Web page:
A crown on its own can be a religious symbol, “The crown of righteousness” – not found in Tulliallan graveyard.
Stone 152 is a Turcan family lair covering several generations of shipowners and shipmasters. In this context the Dove, the 17 gun frigate and the plough is symbolic of the phrase ‘Ploughing the seas in Peace and in War’.
This carving, together with the motto ‘Profundo Lerno’ or ‘Depth with discernement’ can only be a tribute to Rev. Simpson’s long and devoted service as a Minister of Tulliallan.
Usually stylised portraits of husband and wife on a family lair. In the case of stone 68, the portrait is of the husband only although twin skulls and twin hourglasses are shown.
Most general Blacksmiths would also shoe horses but a recognised Farrier would normally be indicated by a horseshoe in addition to the hammerman’s guild symbol.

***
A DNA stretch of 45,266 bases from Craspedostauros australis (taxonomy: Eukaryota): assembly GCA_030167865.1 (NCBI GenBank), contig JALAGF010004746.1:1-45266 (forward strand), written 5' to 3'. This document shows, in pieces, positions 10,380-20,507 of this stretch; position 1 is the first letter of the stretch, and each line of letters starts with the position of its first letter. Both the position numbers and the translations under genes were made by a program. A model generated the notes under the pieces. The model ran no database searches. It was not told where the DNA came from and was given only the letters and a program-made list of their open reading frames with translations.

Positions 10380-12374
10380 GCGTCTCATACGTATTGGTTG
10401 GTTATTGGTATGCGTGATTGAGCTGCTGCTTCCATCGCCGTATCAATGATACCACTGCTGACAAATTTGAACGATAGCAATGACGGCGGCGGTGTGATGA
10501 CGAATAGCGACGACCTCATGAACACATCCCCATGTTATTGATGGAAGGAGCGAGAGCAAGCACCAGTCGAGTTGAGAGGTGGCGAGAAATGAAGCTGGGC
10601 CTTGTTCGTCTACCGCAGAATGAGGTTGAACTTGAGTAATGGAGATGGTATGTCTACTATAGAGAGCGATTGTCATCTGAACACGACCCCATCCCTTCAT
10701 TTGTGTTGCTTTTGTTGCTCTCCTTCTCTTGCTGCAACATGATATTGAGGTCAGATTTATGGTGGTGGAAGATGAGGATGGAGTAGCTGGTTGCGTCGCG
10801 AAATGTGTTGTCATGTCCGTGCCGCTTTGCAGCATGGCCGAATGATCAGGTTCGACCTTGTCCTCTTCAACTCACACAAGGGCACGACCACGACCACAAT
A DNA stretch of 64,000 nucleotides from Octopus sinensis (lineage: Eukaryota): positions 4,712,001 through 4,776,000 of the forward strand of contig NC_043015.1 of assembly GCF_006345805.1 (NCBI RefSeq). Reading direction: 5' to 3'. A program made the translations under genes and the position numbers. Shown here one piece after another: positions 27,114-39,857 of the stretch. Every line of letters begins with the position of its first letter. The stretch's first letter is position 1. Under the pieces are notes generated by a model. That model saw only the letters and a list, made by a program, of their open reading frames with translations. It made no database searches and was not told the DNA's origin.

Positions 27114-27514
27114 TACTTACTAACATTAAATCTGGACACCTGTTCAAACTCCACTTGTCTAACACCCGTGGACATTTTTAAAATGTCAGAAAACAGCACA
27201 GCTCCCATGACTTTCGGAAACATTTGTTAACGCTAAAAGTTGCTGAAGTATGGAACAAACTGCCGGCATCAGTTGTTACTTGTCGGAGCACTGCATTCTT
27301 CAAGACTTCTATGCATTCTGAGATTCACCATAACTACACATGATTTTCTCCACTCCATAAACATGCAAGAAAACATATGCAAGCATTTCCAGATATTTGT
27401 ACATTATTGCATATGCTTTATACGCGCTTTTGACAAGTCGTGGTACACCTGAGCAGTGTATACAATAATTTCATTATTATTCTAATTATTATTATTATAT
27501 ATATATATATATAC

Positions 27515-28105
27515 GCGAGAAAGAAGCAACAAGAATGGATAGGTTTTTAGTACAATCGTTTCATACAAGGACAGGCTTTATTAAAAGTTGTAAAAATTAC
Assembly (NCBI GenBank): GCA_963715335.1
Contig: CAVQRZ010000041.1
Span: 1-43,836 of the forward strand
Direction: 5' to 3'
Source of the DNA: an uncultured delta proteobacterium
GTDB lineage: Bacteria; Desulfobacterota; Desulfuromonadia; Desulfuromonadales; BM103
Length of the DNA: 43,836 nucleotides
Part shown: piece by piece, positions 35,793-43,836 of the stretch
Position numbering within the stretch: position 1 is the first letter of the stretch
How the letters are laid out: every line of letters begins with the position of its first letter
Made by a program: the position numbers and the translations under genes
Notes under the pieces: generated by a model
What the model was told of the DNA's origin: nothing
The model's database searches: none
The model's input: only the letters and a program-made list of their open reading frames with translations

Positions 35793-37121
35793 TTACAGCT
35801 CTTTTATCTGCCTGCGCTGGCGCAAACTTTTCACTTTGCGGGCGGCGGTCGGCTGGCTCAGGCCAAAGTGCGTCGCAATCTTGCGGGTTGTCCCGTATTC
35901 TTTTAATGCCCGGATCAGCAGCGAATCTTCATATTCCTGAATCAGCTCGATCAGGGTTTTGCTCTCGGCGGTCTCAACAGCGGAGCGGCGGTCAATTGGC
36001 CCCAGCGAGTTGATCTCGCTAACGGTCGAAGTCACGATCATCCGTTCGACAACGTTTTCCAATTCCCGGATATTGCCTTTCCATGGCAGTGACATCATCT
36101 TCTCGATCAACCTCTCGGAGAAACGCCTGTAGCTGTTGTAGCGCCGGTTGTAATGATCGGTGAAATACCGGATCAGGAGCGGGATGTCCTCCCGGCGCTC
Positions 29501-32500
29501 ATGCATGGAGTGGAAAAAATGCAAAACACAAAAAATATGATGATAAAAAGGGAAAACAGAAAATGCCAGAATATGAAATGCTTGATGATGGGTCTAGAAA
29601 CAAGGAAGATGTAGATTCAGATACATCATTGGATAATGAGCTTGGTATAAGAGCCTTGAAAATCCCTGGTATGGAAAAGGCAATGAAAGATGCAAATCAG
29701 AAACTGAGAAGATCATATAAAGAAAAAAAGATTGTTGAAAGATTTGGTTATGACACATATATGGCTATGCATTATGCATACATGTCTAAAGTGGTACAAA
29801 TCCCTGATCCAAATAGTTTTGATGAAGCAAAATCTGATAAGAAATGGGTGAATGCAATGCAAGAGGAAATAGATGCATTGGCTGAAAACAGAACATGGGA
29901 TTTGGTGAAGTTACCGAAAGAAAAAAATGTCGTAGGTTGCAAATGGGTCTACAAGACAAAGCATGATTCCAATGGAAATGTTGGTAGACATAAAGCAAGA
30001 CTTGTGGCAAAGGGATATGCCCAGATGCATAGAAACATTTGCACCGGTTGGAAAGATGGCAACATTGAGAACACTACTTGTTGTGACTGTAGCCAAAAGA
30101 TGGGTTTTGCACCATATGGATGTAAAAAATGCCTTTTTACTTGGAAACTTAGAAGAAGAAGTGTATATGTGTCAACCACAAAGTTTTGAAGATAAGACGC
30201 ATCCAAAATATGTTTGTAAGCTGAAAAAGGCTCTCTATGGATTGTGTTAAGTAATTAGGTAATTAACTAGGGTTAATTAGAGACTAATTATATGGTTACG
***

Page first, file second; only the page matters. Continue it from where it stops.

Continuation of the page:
Stone 11 indicates dual trades, the ploughshare and coulter of the tenant farmer together with what appears to be a long handled spade and two shells ( razor back and a clam) of a shell fisherman.
Stone 294 shows a three pronged trident of the type used for catching flounders in shallow water.
Ancient shell middens indicate that this section of the River Forth had extensive shell fish beds before they were inundated and choked by the moss clearance projects in the valley of the upper Forth.
Flowers, Foliage and Fruit
Garlands of fruit and flowers; and cornucopia of exotic fruit symbolises eternal or heavenly bliss.
Palm fronds and laurel leaves indicate Victory over Death.
The rose is a symbol of love and harmony.